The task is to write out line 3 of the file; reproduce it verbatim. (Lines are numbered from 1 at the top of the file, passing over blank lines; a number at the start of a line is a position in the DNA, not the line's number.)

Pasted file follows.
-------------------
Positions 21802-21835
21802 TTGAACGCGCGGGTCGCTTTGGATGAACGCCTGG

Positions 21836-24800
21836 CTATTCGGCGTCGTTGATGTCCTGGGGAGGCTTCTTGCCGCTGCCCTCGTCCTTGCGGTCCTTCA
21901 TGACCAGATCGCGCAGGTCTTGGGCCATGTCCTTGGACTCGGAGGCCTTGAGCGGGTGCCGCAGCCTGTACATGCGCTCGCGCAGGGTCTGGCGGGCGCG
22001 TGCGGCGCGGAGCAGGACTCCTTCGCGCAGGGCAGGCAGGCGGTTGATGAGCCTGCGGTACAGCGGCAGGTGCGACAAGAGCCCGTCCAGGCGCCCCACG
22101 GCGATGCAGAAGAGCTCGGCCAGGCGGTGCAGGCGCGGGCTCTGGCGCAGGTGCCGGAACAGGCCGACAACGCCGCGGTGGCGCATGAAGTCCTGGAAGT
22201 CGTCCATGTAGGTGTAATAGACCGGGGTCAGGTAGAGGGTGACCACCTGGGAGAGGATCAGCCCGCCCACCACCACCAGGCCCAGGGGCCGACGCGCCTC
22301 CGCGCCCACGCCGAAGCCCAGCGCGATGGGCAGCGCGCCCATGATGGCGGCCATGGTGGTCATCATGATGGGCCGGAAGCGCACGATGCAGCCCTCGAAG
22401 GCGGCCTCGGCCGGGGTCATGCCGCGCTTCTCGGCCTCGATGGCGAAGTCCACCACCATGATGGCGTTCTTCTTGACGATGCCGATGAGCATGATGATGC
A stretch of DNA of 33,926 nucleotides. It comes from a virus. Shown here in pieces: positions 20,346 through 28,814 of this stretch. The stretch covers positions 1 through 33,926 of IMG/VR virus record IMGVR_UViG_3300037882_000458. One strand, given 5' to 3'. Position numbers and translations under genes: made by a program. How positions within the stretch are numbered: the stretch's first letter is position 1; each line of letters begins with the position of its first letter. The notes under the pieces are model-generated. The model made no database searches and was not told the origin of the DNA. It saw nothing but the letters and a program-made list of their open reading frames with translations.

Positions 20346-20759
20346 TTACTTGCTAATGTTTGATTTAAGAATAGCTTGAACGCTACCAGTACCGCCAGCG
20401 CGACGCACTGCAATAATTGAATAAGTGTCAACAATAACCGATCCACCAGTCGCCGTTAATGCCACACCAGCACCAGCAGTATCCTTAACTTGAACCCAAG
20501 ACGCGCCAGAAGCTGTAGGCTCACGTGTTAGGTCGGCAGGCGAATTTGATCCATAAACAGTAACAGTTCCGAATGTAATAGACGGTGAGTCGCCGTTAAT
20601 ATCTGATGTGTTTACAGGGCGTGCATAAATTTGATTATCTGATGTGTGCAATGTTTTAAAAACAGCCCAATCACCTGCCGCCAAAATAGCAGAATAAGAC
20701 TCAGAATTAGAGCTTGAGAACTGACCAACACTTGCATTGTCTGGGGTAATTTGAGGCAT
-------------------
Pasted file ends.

Positions 21836-24800